In the construction phase, the O&M staff will want to revisit the aforementioned design phase issues. Next comes the startup, TAB, and commissioning phases. The O&M staff will want to be proactive in following along with the CM’s mechanical/electrical coordinator and the subcontractor’s startup personnel and receive equipment training from the cooling tower manufacturer’s startup technician and system training using the O&M manuals and contract drawings. The cooling tower technician shall verify tower performance in strict accordance with the Cooling Tower Institute (CTI).
Once the startup has been completed and the ATC subcontractor and third-party CxTAB consultant has completed the water balancing work, the HVAC subcontractor shall go through an automatic control system initial dry-run demonstration prior to the CM and the subcontractors demonstrating the system to the CxTAB consultant. The ATC subcontractor and the cooling tower technician will also begin collecting system performance by trending pertinent HVAC system and equipment data including the following:
[X] outdoor air dry bulb & wet bulb temperature [X] condenser water supply and return temperature [X] guidelines points in CTI thermal performance test [X] alarms [X] cooling tower control points
Taking the same closeout punch list approach as the design team, the pharma’s O&M personnel will use a series of computer-generated touchscreen project checklists that allows her staff to confirm that the following facility files have been collected. This process will start at the beginning of construction and not at project closeout so that the facility files can be inputted into the existing computerized maintenance management software (CMMS) system. Touchscreen O&M checklists will include:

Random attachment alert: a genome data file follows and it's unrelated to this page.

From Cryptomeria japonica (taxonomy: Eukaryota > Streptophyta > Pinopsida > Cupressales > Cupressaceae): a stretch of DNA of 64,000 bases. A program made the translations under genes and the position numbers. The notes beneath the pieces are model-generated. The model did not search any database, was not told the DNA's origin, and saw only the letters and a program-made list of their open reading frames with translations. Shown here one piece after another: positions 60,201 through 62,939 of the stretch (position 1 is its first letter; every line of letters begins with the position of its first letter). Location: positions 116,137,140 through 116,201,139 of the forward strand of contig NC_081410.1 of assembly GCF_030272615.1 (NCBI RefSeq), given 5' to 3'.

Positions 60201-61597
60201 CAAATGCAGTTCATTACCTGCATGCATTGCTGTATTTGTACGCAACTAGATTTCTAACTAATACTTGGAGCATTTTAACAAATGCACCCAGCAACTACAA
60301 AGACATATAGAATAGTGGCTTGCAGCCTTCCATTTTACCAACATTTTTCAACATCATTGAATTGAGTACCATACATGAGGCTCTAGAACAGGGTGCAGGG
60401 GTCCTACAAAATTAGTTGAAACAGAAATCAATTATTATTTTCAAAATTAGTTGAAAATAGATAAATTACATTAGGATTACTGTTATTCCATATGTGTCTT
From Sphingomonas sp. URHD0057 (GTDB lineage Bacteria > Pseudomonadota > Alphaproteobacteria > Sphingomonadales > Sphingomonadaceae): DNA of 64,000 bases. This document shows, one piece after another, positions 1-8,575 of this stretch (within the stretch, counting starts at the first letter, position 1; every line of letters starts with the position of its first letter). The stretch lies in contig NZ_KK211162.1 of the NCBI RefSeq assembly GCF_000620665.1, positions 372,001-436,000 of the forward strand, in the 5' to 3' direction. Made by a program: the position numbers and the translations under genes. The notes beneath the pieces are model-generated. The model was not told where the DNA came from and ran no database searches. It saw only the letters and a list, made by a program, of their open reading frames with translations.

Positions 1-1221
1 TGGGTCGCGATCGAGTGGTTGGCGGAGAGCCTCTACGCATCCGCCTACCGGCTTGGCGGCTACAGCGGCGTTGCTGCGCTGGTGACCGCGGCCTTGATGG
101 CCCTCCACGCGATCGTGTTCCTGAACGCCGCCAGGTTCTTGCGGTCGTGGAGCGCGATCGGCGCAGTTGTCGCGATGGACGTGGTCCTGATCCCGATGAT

[X] equipment shop drawings [X] O&M manuals, parts list & lubricants [X] troubleshooting tips [X] seasonal changeover procedures [X] startup & shutdown instructions
The O&M staff will review the CM produced piping and field fabrication/field coordination drawings prior to fabrication. Touch screen service checklists will include:
[X] location of shutoff valves, ATC valves, & balancing valves [X] strainers [X] equipment & control devices [X] access for servicing equipment [X] standby switchover procedures
The training process will include specific HVAC system and equipment training as well as emergency plan training due to the HVAC event. The water balancing of the process condenser water and cooling tower, along with the final TAB report, will be included in the preventive maintenance work order system to routinely assure continuous system performance. In addition, there will be a hydraulic modeling of the entire system that will be updated after the final TAB report. This requires the TAB consultant to provide the water balancing reports along with the associated system flow diagrams noting quantities and pressures for rebalancing, if necessary, as part of the project closeout documents. Touchscreen training checklists will include:
[X] equipment [X] system [X] emergency plan [X] automatic controls [X] energy management